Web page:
Gallbladder adenoma

Gallbladder adenomas are uncommon gallbladder polyps that, although benign, have a premalignant behavior.


As the distinction of adenomas and intracholecystic papillary-tubular neoplasms (ICPN) is not entirely clear, with important overlap between both entities, some authors have proposed that all the adenomas over 1 cm should be grouped under the ICPN terminology . A note is made that the last WHO classification is from 2010, therefore, proceeding these publications.


Adenomas make 4% to 7% of all gallbladder polyps . They are incidentally found in about 0.5% of the gallbladder specimens .

There is a 2.4:1 female-to-male prevalence ratio .


Increased prevalence of gallbladder and biliary tract adenomas occurs in :


Macroscopic appearance

They are polypoid structures projecting into the gallbladder lumen usually measuring less than 2 cm in size, and showing either a sessile or pedunculated appearance. In about 10% of the cases, adenomas are multiple .

Microscopic appearance 

Gallbladder adenomas are classified in :

  • tubular adenomas
    • the most common
    • composed by pyloric-type glands: cuboidal or columnar cells containing vesicular or hyperchromatic nuclei and covered by biliary epithelium
    • or by intestinal-type glands: with pseudostratified columnar epithelium covered by biliary epithelium
  • papillary adenomas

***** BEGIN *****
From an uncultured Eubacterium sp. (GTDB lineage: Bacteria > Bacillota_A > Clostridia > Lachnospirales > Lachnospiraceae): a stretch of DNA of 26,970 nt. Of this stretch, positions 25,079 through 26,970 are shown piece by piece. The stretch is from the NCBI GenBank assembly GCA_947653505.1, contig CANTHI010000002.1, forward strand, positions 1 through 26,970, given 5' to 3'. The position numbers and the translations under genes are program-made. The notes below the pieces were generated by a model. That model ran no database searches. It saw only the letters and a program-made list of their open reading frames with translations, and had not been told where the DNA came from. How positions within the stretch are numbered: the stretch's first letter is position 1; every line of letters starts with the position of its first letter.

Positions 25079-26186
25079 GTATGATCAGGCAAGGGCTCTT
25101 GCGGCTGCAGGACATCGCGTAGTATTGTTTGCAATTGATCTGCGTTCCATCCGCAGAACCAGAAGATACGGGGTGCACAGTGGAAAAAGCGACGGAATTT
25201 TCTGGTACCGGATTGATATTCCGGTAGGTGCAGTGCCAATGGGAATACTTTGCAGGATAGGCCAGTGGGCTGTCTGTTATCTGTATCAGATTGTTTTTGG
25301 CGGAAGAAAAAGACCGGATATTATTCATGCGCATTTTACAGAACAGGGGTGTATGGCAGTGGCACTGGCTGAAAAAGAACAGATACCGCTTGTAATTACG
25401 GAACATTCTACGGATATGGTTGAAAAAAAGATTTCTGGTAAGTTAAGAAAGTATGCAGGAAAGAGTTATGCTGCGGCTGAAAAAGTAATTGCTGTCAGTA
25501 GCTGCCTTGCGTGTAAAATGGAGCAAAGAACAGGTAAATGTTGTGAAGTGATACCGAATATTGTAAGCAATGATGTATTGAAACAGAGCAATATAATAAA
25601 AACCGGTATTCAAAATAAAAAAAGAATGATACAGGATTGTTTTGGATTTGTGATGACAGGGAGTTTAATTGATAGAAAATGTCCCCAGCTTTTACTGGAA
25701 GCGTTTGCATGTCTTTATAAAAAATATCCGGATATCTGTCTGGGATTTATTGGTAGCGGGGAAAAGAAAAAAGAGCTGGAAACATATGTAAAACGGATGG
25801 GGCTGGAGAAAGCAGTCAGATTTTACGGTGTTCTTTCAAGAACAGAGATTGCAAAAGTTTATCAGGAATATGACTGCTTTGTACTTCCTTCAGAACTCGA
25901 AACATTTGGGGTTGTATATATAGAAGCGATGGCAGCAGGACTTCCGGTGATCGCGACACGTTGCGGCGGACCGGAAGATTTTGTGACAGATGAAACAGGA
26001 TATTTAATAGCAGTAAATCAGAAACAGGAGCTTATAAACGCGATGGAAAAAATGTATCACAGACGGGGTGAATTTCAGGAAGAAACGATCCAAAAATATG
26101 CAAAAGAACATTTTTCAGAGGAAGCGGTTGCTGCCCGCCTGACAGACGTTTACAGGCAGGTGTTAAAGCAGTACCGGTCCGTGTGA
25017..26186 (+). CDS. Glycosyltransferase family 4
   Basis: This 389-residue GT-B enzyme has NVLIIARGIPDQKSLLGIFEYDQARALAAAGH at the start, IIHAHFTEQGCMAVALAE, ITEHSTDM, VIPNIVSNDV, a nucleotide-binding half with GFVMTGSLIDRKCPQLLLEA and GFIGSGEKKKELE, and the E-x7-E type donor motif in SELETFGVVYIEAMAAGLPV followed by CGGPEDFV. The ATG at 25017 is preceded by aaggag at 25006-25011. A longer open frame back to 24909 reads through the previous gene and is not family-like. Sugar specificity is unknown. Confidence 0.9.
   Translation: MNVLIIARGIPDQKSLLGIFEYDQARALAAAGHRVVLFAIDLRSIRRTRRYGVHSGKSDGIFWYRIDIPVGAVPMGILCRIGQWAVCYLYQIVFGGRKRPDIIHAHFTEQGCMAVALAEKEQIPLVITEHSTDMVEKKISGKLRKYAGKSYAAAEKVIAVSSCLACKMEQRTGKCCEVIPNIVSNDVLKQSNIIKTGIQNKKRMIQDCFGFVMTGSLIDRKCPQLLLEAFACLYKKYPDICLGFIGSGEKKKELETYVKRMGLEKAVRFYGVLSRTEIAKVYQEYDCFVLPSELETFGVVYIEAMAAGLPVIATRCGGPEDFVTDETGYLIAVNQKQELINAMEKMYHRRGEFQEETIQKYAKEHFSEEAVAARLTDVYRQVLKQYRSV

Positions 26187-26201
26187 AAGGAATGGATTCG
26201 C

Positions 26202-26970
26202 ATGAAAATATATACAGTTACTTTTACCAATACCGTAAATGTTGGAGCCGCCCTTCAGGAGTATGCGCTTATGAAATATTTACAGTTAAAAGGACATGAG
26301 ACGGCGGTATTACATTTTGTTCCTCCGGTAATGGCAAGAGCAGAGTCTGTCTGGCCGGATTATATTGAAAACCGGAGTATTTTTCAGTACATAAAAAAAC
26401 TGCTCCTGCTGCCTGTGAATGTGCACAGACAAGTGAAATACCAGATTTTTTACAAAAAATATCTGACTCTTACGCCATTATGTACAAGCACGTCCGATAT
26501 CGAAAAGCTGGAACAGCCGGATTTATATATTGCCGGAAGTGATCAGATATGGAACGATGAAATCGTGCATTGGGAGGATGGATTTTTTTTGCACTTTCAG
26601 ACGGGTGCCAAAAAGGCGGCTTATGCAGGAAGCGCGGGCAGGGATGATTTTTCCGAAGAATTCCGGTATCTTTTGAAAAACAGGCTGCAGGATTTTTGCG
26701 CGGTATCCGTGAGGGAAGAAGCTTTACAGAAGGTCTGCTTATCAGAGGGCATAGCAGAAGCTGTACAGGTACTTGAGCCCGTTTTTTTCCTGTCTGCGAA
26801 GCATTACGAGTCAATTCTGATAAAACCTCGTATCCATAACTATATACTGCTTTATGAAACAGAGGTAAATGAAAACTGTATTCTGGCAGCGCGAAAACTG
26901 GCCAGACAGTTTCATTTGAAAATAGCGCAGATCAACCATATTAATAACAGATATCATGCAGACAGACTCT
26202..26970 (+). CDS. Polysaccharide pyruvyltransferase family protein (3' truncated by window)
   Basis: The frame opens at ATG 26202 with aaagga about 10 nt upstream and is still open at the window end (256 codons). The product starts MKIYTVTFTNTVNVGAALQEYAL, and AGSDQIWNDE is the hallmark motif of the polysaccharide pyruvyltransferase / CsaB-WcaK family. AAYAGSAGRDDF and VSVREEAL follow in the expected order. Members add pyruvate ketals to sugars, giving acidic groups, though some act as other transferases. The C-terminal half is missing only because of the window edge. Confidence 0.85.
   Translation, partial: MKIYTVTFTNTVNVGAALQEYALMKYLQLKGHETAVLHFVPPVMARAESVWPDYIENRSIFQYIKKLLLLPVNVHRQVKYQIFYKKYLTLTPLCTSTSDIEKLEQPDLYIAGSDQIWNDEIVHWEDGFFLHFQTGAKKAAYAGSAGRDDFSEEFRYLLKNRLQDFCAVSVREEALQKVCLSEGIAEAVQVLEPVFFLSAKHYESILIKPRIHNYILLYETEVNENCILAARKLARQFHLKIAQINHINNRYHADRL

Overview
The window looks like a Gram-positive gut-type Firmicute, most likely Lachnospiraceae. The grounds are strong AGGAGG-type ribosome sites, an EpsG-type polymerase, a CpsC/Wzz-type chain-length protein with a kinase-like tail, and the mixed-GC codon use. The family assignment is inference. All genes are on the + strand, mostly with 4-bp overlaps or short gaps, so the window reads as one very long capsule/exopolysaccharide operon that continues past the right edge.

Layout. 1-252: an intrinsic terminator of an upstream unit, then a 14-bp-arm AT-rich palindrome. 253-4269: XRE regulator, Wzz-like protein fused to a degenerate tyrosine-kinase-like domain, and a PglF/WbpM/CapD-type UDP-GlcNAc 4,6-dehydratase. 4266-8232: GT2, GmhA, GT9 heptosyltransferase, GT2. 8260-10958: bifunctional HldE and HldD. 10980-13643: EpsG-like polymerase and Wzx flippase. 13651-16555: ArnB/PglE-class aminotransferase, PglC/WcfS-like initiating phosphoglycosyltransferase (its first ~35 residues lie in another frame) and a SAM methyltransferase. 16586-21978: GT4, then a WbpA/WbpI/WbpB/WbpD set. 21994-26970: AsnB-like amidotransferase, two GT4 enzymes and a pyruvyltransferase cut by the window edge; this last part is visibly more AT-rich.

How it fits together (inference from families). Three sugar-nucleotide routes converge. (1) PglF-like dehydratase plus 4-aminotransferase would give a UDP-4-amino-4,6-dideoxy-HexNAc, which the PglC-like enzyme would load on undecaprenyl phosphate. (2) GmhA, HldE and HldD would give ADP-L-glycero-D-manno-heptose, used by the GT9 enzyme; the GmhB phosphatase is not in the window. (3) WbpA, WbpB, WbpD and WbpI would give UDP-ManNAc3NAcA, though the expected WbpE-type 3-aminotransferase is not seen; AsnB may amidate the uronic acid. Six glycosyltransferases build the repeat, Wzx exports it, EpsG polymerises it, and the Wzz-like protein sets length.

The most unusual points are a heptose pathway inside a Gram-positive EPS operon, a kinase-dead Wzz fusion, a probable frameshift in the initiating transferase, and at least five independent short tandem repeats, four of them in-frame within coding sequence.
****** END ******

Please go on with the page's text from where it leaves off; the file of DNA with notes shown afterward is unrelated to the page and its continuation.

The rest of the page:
• papillary structures lined by cuboidal or columnar cells
  • tubulopapillary adenomas
    • subtype characterized when both the tubular glands and the papillary formations each corresponds to more than 20% of the tumor

Radiographic features

There are no reliable imaging features to distinguish adenomas from gallbladder adenocarcinomas . They might be associated with gallstones or features of chronic cholecystitis.


Adenomas are usually solitary gallbladder wall lesions that can have a sessile, pedunculated, or polypoid appearance.

  • usually hypoechoic with no posterior acoustic shadowing
  • variable size, usually between 5 mm to 20 mm
  • may have a lobulated or cauliflowerlike contour
  • in the pedunculated lesions, the stalk might be difficult to visualize and might require changes in the patient decubitus 
  • internal vascularity at color Doppler may be demonstrated
  • focal gallbladder wall thickening adjacent to the polyp is a worrisome feature concerning for malignancy
  • CEUS: enhancement is seen in the arterial phase

They might be distinguished as small hypodense intraluminal gallbladder lesions that demonstrate enhancement .

Treatment and prognosis 

Gallbladder adenomas are usually managed surgically. Please refer to the parental article on gallbladder polyps for guidelines on when followup or surgery should be considered.

Differential diagnosis

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